Conflict & Justice

Ukrainian president calls in 'sick' leaving historic crisis in the balance


A demonstrator uses binoculars to keep an eye on security forces in the Ukrainian capital Kiev.


REUTERS/Konstantin Chernichkin

Ukrainian president, Viktor Yanukovych, went on 'sick leave' Thursday, while protesters remain encamped in the capital, Kiev.

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This story is based on a radio interview. Listen to the full interview.

Yanukovych’s sick leave was announced on his presidential website with minimal information.

“There was a very terse statement,” said the BBC’s David Stern who is in Kiev reporting on the protests. "He has an acute respiratory virus but beyond that, nothing."

Sick or not, the situation on the streets of Kiev and Independence Square is not any calmer says Stern. Despite bitter cold, the protesters’ tent camps remain and opposition leaders say that they’re not leaving.

On Wednesday, the Ukrainian Parliament voted on a bill that would extend an amnesty to protesters under certain conditions.

“They must leave the government building that they occupied and they must dismantle their barricades, and only then will they be extended their amnesty,” said Stern.

The amnesty law is only good for 15 days. The opposition rejected this bill stating that it imposed conditions that they just couldn’t agree with. This impasse and Yanukovych’s sudden illness seems to have left things at a standstill says Stern.

“The president has gone on sick leave and has not signed this law and has not signed another law that parliament passed earlier in the week that repealed a much hated anti-demonstration law,” said Stern, “And now he’s taking a break, it’s not clear where exactly the demonstrations or the governments’ actions will go from here.”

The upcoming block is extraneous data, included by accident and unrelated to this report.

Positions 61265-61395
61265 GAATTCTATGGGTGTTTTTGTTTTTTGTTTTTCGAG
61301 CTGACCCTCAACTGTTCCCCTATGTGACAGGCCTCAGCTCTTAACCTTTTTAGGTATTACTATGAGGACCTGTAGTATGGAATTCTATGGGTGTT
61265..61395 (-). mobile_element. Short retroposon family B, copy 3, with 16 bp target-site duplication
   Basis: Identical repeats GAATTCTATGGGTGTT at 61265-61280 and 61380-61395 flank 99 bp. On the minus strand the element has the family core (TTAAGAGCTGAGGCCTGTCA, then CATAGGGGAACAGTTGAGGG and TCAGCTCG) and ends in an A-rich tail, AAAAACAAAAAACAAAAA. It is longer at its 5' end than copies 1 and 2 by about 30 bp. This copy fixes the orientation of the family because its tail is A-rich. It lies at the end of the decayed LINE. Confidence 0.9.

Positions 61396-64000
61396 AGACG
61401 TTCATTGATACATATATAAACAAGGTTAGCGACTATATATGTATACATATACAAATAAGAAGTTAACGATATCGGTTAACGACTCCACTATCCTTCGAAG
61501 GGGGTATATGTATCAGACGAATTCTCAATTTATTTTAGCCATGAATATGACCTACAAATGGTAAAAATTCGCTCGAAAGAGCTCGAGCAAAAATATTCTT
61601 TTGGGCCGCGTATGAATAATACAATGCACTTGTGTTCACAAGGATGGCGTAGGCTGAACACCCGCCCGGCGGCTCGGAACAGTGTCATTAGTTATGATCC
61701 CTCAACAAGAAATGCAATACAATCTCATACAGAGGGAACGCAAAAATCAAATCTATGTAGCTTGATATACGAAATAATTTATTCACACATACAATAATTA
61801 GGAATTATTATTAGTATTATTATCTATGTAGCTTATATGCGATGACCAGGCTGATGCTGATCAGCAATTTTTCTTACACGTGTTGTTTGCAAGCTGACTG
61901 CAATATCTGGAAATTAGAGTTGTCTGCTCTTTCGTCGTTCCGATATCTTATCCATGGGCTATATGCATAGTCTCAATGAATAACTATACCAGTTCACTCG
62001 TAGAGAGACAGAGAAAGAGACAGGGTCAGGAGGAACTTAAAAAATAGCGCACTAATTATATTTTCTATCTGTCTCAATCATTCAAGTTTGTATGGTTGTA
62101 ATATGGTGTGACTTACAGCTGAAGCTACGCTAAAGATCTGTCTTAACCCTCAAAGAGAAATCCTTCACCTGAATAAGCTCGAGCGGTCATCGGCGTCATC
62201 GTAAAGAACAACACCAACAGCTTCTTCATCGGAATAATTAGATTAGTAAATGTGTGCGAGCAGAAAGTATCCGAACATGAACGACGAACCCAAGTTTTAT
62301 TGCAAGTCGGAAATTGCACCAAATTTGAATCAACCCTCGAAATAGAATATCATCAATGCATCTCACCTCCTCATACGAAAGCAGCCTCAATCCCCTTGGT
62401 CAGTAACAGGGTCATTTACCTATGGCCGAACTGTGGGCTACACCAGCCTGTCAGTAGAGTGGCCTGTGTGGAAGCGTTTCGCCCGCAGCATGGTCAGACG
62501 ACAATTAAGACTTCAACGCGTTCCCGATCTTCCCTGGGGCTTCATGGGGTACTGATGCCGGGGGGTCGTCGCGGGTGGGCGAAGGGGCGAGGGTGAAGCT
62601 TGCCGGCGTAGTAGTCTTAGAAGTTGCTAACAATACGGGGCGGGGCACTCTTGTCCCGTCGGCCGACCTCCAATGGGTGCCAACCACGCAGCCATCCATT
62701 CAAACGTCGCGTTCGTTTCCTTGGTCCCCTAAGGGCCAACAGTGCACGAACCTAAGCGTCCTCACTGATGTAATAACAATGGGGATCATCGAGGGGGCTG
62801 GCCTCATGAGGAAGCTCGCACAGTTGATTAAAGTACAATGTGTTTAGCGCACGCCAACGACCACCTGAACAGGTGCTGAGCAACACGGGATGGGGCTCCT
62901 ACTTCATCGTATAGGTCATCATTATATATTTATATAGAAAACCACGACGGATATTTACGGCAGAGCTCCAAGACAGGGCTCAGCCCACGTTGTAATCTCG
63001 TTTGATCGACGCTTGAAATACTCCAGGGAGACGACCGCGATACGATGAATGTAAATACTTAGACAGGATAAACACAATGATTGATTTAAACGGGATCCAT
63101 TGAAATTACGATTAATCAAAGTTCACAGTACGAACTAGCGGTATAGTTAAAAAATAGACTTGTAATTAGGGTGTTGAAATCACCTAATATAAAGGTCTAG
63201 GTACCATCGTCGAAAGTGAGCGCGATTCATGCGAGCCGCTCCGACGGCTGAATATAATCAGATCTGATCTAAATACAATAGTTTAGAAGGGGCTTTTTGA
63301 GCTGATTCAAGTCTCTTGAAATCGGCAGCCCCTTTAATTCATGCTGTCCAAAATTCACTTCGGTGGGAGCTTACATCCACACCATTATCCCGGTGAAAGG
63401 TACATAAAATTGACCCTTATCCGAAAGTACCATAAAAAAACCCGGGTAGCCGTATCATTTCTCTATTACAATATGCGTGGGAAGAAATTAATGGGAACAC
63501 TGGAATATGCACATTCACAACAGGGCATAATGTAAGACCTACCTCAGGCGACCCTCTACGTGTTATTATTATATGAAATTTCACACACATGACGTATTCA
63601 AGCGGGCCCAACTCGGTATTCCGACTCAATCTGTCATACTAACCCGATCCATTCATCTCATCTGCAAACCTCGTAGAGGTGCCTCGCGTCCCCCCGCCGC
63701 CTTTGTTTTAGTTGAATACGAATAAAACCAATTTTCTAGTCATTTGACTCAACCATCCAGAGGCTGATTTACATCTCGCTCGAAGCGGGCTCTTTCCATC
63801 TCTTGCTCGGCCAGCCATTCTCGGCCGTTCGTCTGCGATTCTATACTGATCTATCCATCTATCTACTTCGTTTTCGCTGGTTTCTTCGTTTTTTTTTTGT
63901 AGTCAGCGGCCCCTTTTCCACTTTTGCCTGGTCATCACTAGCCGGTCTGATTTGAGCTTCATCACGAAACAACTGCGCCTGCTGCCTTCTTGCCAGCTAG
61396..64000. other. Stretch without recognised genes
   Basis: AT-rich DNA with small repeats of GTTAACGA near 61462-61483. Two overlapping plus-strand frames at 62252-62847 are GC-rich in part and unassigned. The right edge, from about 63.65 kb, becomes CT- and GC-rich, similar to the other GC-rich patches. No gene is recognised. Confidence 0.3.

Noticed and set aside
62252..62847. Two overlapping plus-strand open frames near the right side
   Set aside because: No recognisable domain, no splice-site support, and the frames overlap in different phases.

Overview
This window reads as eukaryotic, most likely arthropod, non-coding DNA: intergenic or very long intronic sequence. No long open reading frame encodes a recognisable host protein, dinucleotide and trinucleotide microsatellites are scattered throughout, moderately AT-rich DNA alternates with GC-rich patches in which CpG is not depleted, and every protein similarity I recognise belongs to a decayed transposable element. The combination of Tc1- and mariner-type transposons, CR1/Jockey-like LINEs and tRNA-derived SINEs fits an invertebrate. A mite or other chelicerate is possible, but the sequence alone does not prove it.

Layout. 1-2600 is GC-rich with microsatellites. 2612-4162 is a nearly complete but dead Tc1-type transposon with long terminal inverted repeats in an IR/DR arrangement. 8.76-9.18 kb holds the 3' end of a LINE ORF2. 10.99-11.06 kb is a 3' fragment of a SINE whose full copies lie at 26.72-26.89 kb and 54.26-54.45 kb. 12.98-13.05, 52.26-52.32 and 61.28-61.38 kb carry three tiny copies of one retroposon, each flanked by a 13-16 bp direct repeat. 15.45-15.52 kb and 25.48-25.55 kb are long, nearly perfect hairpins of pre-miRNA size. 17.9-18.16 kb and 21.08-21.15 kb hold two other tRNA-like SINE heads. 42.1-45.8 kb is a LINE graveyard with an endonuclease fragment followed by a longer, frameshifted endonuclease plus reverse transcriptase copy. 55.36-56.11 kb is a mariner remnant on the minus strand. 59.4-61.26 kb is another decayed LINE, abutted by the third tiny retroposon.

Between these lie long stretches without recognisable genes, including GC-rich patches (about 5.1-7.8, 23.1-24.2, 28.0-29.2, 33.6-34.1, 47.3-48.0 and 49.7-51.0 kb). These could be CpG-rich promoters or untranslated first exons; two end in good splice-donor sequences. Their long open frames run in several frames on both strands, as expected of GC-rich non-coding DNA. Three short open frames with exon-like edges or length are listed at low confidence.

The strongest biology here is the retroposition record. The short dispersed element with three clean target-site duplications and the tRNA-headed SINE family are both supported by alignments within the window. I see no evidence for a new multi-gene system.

Yanukovych had been the target of huge protests for the last couple of months. He angered many Ukrainians by rejecting closer ties with the European Union, and choosing instead to maintain closer ties with neighboring Russia.

There are many factors fueling the unrest in Ukraine. For Borys Gudziak the key factor is the country's past. Gudziak is a bishop with the Ukrainian Greek Catholic Church based in Paris. The US-born cleric says the crisis in Ukraine is rooted in its history as a repressed nation.

"People in Ukraine have really suffered for many years," said Gudziak. "In the 20th century, 17 million were killed in a sundry of ways, through world wars, through purges, through the artificial famine that Stalin organized. So there is a profound reflex of fear."

For much of its history, that repression was directed from Moscow.

The Ukrainian-American cleric, originally from Syracuse, New York, lived for many years in Ukraine. He says it has a population "that carries a certain sadness based on its history. It's been treated as a country, as a geography, and also as an ethnic-cultural reality, as something second-class... It has been abused and that abuse has left scars." 

Gudziak says that today, Ukrainians are standing up and saying "we have a dignity. It's a god-given dignity, and we will stand it out, because we cannot endure this corruption and injustice any more."

When asked about Moscow's take on the crisis in Ukraine, Gudziak says that without Ukraine "the Soviet Union or its successor state is no longer an empire, is no longer a super-power. Many, many exponents of Russian ideology consider that imperial status something to be desired, and hence the views toward Ukraine."

Russian media is reporting the crisis as a revolution and making it look like Ukraine is on the brink of civil war.

Gudziak says there's historical precedent for direct intervention by Russia.

"Ukraine has been occupied by Russia for centuries in the past," he said. "But I hope that common sense and human values will prevail. I think we're safe (through) the Oympics for sure."